Methods: One group of male Goto-Kakizaki rats were allowed voluntary exercise, whereas others were kept sedentary for 6 weeks. At the end of the 6th week the hearts were isolated from both groups and subjected to 45-min coronary occlusion followed by 120-min reperfusion. The infarct size was evaluated by means of triphenyltetrazolium chloride staining. The cardiac and aortic nitric oxide synthase/heme oxygenase activities, plasma leptin and glucose concentrations were also assessed.

Results: The sedentary state prior to the ischemia-reperfusion injury was associated with a significantly higher infarct size (24.56 ± 2.21 vs. 16.66 ± 1.87 %) as compared with that in the voluntary wheel-running group. Exercise altered the constitutive nitric oxide synthase activity; an enhancement was evident in the cardiac (42.5 ± 2.72 vs. 75.6 ± 13.34 pmol/min/mg protein) and aortic tissues (382.5 ± 66.57 vs. 576.9 ± 63.16 pmol/min/mg protein). Exercise lead to a higher heme oxygenase activity (0.68 ± 0.08 vs. 0.92 ± 0.04 nmol bilirubin/h/mg protein) in the diabetic rat hearts. Exercise was associated with lower plasma leptin (192.23 ± 7.22 vs. 169.65 ± 4.6 ng/L) and blood glucose (19.61 ± 0.76 vs. 14.58 ± 0.88 mmol/L) levels.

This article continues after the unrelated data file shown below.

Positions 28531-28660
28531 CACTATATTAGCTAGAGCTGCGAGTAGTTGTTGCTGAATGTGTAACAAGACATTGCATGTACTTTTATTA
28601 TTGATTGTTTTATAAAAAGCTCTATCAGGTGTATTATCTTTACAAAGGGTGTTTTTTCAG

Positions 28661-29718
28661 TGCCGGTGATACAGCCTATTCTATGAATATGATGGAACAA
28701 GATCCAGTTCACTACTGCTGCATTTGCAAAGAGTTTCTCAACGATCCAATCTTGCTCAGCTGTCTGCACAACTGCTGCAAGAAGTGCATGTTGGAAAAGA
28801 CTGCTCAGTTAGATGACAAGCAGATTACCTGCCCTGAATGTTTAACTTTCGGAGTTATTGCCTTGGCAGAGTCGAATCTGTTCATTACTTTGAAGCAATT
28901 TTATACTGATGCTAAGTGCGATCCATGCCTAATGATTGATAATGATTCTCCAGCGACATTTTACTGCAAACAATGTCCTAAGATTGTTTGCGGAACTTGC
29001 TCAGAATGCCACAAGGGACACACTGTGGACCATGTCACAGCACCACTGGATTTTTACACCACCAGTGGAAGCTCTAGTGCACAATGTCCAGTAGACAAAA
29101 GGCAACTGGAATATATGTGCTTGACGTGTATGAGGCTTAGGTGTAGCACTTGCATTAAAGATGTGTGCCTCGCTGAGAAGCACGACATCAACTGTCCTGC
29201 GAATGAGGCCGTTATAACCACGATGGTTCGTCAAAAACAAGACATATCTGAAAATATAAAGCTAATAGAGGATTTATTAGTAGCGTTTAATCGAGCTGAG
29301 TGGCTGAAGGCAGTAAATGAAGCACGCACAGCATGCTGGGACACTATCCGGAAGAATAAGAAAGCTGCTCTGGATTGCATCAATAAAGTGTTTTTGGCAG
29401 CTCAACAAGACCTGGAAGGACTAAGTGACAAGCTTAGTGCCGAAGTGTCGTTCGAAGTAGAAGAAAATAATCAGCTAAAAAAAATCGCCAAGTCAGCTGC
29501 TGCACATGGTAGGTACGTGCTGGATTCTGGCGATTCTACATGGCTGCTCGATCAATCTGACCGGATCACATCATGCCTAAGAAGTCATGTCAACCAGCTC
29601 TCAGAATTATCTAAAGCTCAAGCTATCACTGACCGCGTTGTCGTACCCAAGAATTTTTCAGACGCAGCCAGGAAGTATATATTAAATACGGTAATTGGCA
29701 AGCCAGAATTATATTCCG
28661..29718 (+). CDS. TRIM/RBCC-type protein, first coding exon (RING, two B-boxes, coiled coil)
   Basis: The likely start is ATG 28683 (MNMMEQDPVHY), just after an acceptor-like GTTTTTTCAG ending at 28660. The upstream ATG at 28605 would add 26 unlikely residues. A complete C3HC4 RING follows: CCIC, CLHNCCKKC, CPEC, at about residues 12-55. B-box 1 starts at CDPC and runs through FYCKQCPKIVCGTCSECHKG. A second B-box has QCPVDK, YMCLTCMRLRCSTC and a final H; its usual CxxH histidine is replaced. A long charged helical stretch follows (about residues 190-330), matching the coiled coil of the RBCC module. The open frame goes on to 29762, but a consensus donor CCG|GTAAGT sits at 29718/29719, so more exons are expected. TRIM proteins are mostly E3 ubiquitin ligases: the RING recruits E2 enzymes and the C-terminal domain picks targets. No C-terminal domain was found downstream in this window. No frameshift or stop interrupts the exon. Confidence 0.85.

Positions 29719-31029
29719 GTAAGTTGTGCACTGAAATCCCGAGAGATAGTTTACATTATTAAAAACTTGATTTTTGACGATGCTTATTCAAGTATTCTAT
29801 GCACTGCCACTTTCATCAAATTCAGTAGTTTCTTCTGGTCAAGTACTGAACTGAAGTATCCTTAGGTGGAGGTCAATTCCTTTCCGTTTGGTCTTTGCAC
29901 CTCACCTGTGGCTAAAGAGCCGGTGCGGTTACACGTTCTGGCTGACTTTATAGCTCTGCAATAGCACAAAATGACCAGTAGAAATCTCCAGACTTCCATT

Conclusions: These results indicate the beneficial role of exercise against myocardial ischemia-reperfusion injury in diabetic rats. These observations in experimental diabetes suggest that the cytoprotective mechanism of exercise involves modulation of the nitric oxide synthase/heme oxygenase system and metabolic parameters that may be responsible for cardioprotection.

No MeSH data available.


Related in: MedlinePlus